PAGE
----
- Author J. Chacon through this work sought to uncover and expose the tensions and trade-offs between immigration policy choices vis-à-vis anti-trafficking efforts of the US . With her paper focused on human trafficking, she hypothesized that if cross-border movement is subject to high regulization and cirminalization at an international level, human trafficking will not be elminnated. Her study is dvided into 2 parts. Part 1 discusses and explores the ways in which antitrafficking advocacy and polices can move to intensify the discourse on restrictive immigration policies. She also discusses the many elements that impact the formation of stereotyping migrant criminality, including the media, efforts of law enforcement and official statements released by pertinent government agencies. Part 2 of the study looked at the growth of human trafficking and the criminalization enforced by, as well a sassociated to it so that it has become the justification for greater law enforcement presence, greater number of prosecutors in border districts and fast-tracked immigration-related prosecutions. The author's focus of study is the US-Mexico borderland. She also explored the development of of anti-trafficking laws and statutes in conjunction with the desire of state governments to assert greater legal authority over immigration enforcement. This study is a descriptive study.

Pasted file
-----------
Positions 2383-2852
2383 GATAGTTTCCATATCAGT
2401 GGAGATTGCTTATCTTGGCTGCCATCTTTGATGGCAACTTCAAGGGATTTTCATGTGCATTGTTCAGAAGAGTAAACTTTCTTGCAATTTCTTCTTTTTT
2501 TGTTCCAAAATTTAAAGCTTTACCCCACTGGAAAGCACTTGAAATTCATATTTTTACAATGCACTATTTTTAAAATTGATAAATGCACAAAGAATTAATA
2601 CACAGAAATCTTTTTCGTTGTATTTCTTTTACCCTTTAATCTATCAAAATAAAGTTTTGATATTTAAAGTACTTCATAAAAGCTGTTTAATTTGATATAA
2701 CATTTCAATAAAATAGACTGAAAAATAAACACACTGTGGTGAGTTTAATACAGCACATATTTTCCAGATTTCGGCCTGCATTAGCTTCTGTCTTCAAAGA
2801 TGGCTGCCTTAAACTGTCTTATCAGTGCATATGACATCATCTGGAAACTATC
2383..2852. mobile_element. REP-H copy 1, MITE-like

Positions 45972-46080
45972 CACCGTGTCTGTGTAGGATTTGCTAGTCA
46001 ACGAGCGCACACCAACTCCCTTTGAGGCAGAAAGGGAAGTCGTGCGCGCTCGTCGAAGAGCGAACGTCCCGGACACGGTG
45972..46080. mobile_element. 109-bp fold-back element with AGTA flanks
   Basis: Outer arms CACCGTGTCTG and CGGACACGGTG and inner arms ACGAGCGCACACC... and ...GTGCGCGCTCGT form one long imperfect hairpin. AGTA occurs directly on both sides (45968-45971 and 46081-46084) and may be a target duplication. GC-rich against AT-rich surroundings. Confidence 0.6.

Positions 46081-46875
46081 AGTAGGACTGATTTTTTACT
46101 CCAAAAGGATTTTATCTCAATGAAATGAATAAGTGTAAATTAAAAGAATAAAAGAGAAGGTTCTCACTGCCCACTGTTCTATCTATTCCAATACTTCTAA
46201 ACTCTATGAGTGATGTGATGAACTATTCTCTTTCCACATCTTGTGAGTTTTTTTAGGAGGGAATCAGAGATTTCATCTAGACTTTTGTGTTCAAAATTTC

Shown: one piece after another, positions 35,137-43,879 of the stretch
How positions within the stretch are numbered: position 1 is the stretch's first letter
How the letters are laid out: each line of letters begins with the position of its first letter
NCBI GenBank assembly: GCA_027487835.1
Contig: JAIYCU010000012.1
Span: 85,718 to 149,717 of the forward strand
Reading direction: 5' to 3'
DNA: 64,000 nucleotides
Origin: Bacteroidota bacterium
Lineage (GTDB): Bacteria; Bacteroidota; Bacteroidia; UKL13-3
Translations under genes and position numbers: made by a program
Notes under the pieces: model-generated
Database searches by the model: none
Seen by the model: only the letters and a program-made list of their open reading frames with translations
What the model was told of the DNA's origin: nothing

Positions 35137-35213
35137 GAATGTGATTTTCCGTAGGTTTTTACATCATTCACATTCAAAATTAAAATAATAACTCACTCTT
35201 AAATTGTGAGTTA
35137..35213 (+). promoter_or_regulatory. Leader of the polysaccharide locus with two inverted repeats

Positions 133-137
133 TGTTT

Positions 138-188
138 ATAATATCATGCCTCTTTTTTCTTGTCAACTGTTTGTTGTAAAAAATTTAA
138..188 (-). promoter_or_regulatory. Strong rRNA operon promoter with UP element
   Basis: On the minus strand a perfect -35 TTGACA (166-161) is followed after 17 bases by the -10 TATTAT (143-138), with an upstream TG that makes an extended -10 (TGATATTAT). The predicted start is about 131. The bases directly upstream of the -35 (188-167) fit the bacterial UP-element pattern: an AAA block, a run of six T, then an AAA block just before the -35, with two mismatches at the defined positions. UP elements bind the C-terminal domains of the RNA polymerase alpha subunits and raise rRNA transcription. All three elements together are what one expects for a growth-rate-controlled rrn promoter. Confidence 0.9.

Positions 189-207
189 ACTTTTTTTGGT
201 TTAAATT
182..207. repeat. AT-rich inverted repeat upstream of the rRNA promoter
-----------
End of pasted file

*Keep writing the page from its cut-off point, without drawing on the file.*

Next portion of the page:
Chacon, J. (2012). "Overcriminalizing Immigration," in Journal of Criminal Law and Criminology, Volume 102, Issue 3: Symposium on Overcriminalization, Article 5. Retrieved from http://scholarlycommons.law.northwestern.edu/cgi/viewcontent.cgi?article=7434&context=jclc